Perfidy of the Media, Part MCXV Posted by: MichaelW
on Monday, September 15, 2008
First, go listen to this report from NPR regarding potential legal challenges to voter registrations in the upcoming elections. Take particular note of how the challenges are framed, who the players mentioned are, and the suggested motivations of the parties involved. Pay specific attention to the use of terms like "target," and what follows.
Several municipal clerks across the state are reporting fraudulent and duplicate voter registration applications, most of them from a nationwide community activist group working to help low- and moderate-income families.
The majority of the problem applications are coming from the group ACORN, Association of Community Organizations for Reform Now, which has a large voter registration program among its many social service programs. ACORN’s Michigan branch, based in Detroit, has enrolled 200,000 voters statewide in recent months, mostly with the use of paid, part-time employees.
“There appears to be a sizeable number of duplicate and fraudulent applications,” said Kelly Chesney, spokeswoman for the Michigan Secretary of State’s Office. “And it appears to be widespread.”
Now, ask yourself, "why wasn't any of this mentioned in the NPR reporting?" You know the answer, but it bears repeating whenever another layer of media narrative is slathered on to any story of national significance.
What the media is doing with these sorts of reports is really a corollary to the "Big Lie" theory: repeat enough little lies mixed with facts to build up one huge lie and then don't ever let go of the story created. Instead of repeating the Big Lie enough that it becomes the "truth," the media repeats a narrative framing the accepted, What the media is doing with these sorts of reports is really a corollary to the "Big Lie" theorymainstream liberal position on any issue as the compass by which all actions are to be judged, and then invites the listener/reader to go ahead and judge. Nevermind that much of the real story is never told, or that critical issues are often confused or outright misrepresented. All that matters is that the narrative remains intact.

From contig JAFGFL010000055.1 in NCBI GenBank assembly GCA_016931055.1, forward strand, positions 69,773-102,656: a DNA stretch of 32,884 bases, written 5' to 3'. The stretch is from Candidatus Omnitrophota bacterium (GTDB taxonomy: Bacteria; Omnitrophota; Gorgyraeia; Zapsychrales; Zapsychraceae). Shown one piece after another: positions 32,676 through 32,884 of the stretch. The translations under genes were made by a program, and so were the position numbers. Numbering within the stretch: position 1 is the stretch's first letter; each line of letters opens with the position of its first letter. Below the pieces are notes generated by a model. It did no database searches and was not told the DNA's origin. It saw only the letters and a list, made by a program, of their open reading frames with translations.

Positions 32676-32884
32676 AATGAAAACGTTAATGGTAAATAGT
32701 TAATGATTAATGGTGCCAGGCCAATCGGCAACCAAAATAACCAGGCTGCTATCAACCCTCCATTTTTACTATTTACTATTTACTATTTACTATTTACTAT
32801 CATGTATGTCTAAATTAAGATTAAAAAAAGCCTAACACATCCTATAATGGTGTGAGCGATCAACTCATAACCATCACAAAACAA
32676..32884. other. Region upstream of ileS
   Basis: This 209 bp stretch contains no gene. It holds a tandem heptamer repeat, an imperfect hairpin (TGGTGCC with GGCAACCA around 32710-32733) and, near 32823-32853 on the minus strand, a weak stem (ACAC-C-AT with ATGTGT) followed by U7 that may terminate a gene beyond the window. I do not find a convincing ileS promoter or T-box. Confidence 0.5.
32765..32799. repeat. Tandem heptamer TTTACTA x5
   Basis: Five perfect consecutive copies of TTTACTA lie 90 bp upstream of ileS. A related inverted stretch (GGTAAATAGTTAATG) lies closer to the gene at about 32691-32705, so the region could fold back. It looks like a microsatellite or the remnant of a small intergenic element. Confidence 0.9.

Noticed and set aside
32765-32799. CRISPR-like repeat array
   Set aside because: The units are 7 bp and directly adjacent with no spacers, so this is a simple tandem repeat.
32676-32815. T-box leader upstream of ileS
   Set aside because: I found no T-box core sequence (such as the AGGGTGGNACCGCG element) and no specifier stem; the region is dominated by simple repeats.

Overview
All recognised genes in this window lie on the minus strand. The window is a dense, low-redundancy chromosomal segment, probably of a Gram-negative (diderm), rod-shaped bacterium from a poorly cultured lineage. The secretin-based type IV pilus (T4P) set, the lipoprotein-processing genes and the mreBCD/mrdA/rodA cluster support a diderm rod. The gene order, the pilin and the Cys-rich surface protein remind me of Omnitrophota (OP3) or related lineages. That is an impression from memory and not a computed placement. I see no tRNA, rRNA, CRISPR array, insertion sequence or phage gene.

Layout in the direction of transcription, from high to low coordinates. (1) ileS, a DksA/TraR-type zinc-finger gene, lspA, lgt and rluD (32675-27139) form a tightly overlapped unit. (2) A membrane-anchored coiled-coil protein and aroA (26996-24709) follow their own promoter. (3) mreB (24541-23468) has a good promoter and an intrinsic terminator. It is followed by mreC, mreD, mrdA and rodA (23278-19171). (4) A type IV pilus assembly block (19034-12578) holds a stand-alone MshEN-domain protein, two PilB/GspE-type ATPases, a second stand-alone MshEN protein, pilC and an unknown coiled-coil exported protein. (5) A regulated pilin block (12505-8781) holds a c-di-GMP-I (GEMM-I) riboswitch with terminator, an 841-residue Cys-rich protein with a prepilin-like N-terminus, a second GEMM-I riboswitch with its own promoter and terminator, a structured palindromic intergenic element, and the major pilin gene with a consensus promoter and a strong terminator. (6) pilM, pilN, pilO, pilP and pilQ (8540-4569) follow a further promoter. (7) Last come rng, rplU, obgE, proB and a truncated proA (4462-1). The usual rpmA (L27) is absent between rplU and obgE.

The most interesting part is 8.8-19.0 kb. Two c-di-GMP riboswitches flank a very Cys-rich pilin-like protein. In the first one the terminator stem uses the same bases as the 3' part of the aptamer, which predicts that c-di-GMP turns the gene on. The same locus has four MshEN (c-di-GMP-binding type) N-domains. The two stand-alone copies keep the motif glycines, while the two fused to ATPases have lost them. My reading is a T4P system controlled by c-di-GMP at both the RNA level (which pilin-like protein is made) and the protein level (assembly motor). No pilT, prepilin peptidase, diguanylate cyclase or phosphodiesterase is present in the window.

Narratives are powerful devices through which complex ideas can be simplified and passed on to others. Wrapping a compelling story around an important message can breathe indelible life into what many might otherwise find a mindless platitude. For example, instead of repeating the phrase “Do unto others as you would have them do unto you” ad nauseum, we tell the story of “The Lion and Mouse.” Obviously, this is an ancient, time-honored tradition of teaching, one that even Jesus employed through the use of parables.
Where narratives are less useful, in that they tend to obscure the truth rather than illuminate it, is in the business of conveying facts. I would call that business “news reporting” but that seems to be a particularly dead art. News reporting today consists almost entirely of developing a story line and then conveying facts (or rumors) that fit the story line to the exclusion of all else. When relaying nebulous ideas, narratives can provide a structure in which to comprehend those ideas. When relaying facts, however, and especially when doing so in a selective manner, narratives provide a framework for argument rather than explanation. The result, of course, is that people remember the narrative first and foremost, while the facts are recalled only insomuch as they fit the framework through which the story is told. Once the narrative is set, you see, there can be no deviation, or else the whole story falls apart.
In this case, the narrative is that Republicans desire to prevent likely Democratic voters from getting the ballot box. The real story, however, is much more complicated, and does not at all support the narrative.